Click here to read the abstract of the story on The New Yorker webpage (this week’s story is available only for subscribers). David Gilbert’s “Here’s the Story” was originally published in the Jun 9 & 16, 2014 issue of The New Yorker. This is the Summer Fiction edition, so you can click here to see the other stories in this issue.
David Gilbert’s “Here’s the Story” is one of four “love lost” stories in the June 9 issue. There’s a flat reportorial tone to the opening: it’s 1967, the Monday before Thanksgiving, a plane is coming in for a landing, and a man on the plane is holding a woman’s hand, “gripping” it.
Then the story drops back seven weeks.
Ted Martin has two extra tickets to a Dodgers game. He had wanted to take his daughters, but what with one thing and another, he ends up taking Renshaw, somebody from the office. Renshaw brings his son.
The villains in this story are banal. There’s no evil general, no corporate greed, no corruption that we can see, no racism, no prejudice, no mugging, no murder. But there is this. Renshaw, a walk-on, treats his son with contempt. “Hopeless,” he comments when the boy cannot catch the ball Ted tosses to him.
Renshaw hears Ted explain to the boy that he’s keeping a box score on the game. Ted says: “I have that information right here, the whole story. It’s like I’m a necessary witness.”
Renshaw “snorts” at that, at the respect Ted is showing the boy, and there is an exchange of conversation between Ted and Renshaw in which Renshaw is snide and contemptuous: “Ted heard a hint of his wife in the tone, an impatience that bordered on outright scorn [. . .].”
The contempt is the engine in the story. Renshaw is so openly contemptuous of his son that Ted feels these excursions from Renshaw as “humiliations.” At the same time, we hear Ted wondering about things at home, the way Carol treated him, the way she treated him in front of their daughters. He wonders if he is “pedantic and sentimental.” We wonder if he can really hear the way Carol is treating him. One thinks of the “necessary witness” that Ted talks about to the boy — a legal term describing what kind of facts a lawyer can testify to regarding his client — and the reader wonders if Ted needs to be a “necessary witness” to his own marriage.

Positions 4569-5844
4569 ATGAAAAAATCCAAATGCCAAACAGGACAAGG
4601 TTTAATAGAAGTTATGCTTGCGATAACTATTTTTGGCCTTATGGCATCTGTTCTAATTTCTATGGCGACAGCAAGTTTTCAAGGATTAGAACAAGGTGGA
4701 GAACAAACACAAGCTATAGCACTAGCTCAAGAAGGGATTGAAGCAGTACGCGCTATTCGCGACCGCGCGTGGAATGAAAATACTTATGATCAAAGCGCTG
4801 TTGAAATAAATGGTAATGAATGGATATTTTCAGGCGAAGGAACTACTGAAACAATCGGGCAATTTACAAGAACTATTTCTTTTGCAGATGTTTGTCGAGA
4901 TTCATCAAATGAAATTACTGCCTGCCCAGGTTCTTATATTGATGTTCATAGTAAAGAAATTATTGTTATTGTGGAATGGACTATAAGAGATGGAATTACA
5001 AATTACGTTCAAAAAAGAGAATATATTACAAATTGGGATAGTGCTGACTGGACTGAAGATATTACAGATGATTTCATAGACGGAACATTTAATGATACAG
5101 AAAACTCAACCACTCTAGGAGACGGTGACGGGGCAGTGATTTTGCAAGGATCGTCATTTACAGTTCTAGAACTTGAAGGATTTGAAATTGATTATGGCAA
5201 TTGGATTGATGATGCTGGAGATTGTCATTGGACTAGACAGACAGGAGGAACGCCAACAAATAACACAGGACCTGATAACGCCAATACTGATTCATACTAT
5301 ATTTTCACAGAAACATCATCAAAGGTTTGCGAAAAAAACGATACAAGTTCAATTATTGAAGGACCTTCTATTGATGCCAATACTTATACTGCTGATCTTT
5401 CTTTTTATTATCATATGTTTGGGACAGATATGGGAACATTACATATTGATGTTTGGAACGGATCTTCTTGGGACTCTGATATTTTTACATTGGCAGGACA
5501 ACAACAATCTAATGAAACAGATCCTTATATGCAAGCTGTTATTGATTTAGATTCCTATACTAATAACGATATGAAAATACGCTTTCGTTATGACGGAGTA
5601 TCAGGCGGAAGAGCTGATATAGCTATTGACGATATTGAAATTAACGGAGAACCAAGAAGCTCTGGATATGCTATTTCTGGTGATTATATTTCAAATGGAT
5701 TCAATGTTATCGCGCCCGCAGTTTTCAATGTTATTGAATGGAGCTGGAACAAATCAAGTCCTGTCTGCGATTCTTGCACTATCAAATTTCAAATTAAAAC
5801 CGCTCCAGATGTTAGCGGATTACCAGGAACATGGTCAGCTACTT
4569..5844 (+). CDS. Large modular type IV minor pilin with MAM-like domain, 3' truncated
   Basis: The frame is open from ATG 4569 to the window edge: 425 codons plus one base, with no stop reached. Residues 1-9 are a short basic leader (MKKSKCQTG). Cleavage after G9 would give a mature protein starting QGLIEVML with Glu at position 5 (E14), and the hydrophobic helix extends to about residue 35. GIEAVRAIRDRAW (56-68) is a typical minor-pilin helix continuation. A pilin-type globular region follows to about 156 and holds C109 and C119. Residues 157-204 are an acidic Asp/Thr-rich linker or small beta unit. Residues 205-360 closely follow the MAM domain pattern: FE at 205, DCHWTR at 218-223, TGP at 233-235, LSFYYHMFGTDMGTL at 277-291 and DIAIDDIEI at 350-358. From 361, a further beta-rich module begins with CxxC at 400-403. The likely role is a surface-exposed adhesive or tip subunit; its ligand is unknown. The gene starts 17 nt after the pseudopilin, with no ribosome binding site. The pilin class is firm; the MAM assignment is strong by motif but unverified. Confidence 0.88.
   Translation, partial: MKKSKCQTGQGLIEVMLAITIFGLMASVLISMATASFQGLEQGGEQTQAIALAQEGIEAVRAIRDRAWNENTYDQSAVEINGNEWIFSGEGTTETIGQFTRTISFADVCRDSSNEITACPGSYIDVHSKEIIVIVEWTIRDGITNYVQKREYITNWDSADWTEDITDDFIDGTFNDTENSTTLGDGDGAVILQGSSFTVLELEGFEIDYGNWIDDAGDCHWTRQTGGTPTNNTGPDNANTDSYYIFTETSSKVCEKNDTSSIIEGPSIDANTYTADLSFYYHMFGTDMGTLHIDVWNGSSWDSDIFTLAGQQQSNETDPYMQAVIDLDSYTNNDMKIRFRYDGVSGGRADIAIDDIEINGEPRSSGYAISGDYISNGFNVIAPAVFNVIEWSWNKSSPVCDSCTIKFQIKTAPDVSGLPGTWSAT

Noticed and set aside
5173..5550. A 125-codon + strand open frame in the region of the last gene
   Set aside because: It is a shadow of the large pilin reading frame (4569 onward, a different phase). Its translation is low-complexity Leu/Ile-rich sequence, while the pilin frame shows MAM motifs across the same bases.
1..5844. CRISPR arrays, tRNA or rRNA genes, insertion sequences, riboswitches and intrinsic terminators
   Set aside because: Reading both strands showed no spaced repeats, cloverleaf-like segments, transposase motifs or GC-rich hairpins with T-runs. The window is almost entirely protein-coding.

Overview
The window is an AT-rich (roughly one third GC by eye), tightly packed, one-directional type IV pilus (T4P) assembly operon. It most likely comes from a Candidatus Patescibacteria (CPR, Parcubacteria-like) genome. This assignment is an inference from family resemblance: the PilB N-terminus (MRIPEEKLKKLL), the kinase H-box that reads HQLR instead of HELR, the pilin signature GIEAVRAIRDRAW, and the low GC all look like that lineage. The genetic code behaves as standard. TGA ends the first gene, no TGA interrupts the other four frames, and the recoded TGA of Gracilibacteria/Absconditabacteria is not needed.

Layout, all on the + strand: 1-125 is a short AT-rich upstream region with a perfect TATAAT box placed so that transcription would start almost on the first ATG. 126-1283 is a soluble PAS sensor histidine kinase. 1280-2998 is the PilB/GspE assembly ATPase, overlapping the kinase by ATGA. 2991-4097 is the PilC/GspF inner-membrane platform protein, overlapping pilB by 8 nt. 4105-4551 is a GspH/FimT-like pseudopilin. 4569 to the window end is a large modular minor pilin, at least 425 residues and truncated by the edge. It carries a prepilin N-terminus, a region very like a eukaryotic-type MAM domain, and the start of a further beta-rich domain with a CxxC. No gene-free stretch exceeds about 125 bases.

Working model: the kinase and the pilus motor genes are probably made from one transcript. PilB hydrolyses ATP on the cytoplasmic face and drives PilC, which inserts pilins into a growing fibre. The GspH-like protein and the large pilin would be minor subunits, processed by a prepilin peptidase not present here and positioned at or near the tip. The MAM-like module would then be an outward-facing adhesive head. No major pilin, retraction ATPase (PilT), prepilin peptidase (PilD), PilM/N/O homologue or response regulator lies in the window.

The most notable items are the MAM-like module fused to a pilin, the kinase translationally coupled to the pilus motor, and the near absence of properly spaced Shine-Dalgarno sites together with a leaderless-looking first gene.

Across the way in Elysian Park, a woman and her son are attending a hippie love-in. What we notice is that they are there without the rest of the family, as Ted is at the ballgame without his girls, for whom he had bought tickets. We also notice that Ted had apparently not bought a ticket for his wife. We notice that Emma, the woman, thinks of how her husband can give her “that look.”
Emma was unsure how many more of those looks she could survive.
In John Gottman’s research on marriage, he says he can predict which marriages will not survive. His research is based on interviews he conducts with couples. The ones in which there is no hope are the ones where one partner is openly contemptuous of the other.
Both Ted and Emma are trapped in marriages where they are the object of their spouse’s casual contempt.
Emma and Ted happen into each other at Elysian Park and spend a happy carefree half hour together. They return home — but things have changed. They are “sick of the everyday complaints,” they realize “they were trapped.”
I liked the story immensely for the non-judgmental way Gilbert brings Ted and Emma together, the way a half hour together is so golden that it lights them up. I’m no fan of fooling around on a spouse, but I’m even more no fan of casual contempt being a companion in a marriage.
That Gilbert makes such a point of the “necessary witness” is like a statement about a writer’s responsibility: to state the things, under a kind of oath, that should be obvious, but often are not. He is able to persuade us that Ted and Emma’s few hours together make them a kind of modern Romeo and Juliet — right and true and golden. And I liked seeing what was wrong and what was right, if even for just a half an hour. I liked this story immensely, as I have also liked others by him. This one turns on a narrative gimmick, but one I think Gilbert pulls off to good effect. I enjoyed the story’s structure and turns.
Of course, what if the doomed lovers had been able to shed their miserable spouses to marry each other? What then? What of their children? Then we’re in Updike territory. But Gilbert leaves that to Updike. The structure of “Here’s the Story” leaves the reader to be the necessary witness on the children’s behalf, regardless of contempt or true love or the everyday pressures of everyday life. I liked it a lot.